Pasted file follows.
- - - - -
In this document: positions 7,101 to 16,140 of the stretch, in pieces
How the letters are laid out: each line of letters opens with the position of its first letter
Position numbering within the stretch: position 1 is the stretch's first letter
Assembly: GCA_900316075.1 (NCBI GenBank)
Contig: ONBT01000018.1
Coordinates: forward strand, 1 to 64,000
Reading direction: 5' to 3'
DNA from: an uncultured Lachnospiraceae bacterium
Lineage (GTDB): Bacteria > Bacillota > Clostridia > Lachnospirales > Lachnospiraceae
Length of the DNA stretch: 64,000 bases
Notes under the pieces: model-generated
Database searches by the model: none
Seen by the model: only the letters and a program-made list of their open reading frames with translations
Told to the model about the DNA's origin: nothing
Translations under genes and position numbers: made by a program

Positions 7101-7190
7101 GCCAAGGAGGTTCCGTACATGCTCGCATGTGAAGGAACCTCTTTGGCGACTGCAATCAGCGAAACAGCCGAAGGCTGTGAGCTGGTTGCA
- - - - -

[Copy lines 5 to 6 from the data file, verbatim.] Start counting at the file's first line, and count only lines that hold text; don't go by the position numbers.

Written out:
Contig: ONBT01000018.1
Coordinates: forward strand, 1 to 64,000